DENVER — Election Day is right around the corner, which can be a heated time for people with differing views. Today’s political climate can also make it tough for people trying to date.
“I want to have a family and being on the same values is something really fundamental to me,” said Nicole E., 24, of Denver. She requested for Denver7 to not use her full name.
Nicole said she takes finding a life partner seriously. The Denver native said she has had a challenging time meeting people who share her same values, so she decided to join a dating app called The Right Stuff about six months ago. It’s an app for people who share conservative values.
“I haven’t met up with anyone yet. It’s a smaller community in Denver," she said. "But I’ve talked to a lot of people I’m very interested in. Just been so busy. But really excited about the potential."
The Right Stuff was founded by John McEntee in September 2022.
“The idea was actually brought to me by a female friend of mine who said, 'All my girlfriends just want to date Republicans — you should make a Republican dating app,'” McEntee said.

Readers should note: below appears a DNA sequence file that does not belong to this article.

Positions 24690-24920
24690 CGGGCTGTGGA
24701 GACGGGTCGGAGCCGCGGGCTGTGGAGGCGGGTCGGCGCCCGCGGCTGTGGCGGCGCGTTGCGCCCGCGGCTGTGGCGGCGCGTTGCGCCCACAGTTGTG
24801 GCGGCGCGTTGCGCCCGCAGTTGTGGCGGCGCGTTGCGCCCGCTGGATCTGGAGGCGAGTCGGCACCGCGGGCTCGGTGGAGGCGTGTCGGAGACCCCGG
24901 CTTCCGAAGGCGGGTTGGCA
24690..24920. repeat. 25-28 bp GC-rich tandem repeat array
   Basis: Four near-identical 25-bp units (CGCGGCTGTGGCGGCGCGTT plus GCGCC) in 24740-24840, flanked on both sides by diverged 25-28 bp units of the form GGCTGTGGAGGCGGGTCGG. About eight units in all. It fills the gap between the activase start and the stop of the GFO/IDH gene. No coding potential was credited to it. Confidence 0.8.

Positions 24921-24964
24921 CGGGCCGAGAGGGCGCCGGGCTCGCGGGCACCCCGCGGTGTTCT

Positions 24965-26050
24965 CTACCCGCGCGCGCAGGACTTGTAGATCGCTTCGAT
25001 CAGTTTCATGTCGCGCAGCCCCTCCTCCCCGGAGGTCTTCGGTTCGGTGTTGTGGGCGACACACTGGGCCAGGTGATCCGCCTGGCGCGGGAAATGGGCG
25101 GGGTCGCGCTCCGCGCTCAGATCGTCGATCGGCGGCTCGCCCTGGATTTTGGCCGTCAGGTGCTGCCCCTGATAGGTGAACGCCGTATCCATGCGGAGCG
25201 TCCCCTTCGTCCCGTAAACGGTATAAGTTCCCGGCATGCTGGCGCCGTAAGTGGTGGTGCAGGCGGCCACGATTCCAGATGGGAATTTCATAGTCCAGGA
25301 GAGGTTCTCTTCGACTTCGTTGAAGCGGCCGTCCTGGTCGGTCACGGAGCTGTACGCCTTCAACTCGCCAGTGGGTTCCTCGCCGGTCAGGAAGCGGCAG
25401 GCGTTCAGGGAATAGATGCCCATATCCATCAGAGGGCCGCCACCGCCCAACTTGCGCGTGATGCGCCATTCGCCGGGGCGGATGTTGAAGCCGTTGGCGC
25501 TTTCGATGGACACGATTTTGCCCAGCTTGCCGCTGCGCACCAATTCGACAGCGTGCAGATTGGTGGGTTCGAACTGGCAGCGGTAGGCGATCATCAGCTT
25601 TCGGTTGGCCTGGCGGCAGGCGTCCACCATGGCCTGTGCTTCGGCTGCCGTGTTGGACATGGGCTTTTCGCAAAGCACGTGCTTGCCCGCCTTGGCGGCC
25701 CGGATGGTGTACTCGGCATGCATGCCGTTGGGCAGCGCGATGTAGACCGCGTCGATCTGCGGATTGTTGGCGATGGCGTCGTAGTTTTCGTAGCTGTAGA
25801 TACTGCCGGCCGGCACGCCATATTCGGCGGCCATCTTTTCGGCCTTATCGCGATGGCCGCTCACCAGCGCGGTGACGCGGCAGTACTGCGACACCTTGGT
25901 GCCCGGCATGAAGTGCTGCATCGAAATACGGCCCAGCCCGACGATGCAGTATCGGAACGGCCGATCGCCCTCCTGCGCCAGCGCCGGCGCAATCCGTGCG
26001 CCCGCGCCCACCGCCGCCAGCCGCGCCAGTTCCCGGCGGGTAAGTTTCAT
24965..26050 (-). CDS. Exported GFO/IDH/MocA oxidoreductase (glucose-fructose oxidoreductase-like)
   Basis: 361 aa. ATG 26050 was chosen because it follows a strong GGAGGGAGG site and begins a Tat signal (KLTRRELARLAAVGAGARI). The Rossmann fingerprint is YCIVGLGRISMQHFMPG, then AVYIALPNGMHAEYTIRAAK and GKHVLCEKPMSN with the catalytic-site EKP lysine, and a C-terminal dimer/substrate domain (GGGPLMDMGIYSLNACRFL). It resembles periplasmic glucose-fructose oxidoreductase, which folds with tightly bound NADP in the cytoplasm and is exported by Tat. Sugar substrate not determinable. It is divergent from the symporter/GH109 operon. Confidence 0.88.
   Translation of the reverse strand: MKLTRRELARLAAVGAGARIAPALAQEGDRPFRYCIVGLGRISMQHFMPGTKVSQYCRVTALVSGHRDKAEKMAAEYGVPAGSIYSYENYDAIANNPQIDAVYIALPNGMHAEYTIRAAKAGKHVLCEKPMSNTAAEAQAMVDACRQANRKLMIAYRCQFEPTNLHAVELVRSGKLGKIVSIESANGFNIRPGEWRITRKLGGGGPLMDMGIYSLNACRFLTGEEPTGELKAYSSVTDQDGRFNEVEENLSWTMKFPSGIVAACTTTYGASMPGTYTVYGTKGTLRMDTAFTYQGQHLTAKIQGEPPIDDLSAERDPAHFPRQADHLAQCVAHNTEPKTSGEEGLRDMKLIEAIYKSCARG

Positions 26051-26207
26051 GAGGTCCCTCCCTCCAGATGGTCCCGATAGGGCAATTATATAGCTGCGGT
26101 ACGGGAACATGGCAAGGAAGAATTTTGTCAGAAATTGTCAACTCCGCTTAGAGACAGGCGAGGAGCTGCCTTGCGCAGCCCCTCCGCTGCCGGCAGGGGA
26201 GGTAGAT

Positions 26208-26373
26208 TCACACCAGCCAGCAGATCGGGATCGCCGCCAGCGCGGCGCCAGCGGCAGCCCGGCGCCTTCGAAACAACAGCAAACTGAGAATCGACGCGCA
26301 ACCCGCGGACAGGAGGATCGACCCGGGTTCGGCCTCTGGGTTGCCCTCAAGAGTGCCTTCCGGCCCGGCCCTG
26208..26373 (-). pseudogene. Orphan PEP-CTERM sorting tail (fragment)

While popular dating apps like Hinge and Bumble give users the option to put their political affiliation on their profile, McEntee said The Right Stuff is more than that.
“We want to just have that out in the open," he said. "You know, everyone on our app is a Republican. They’re conservative. They’re right of center politically, and then it makes you save a lot of time and makes things easier."
Nicole said she plans on staying on The Right Stuff until she meets the right person.
“That is the goal," she said. "That is the goal, hopefully sooner than later."
Dennis Hefter, of Niwot, said he too believes that using a dating app designed for your political views is important. That’s why he is in the process of launching a dating app designed for people across the aisle — socially progressive singles. He got the idea from his sons during the COVID-19 pandemic. Hefter says his sons were telling him that women weren't interested in dating someone who voted for Trump.
The app is called Truublue, and the soft launch in Colorado began in September. Once the app hits 5,000 downloads, it will go fully live in the state with the goal of bringing it to the entire country and beyond. Hefter said the app uses artificial intelligence to help match users with their best fit.
“AI looks at everything you’ve done, everything you’ve said, all the communications you’ve had, they’ve had, and it will come back and recommend a topic and recommend an approach,” Hefter said.
While the app asks users basic things about them, Hefter said it also dives deep into issues socially progressive users care about.
“We also ask you (to) rate your passion on these six social issues, like pro-choice, gun control, climate change,” Hefter said.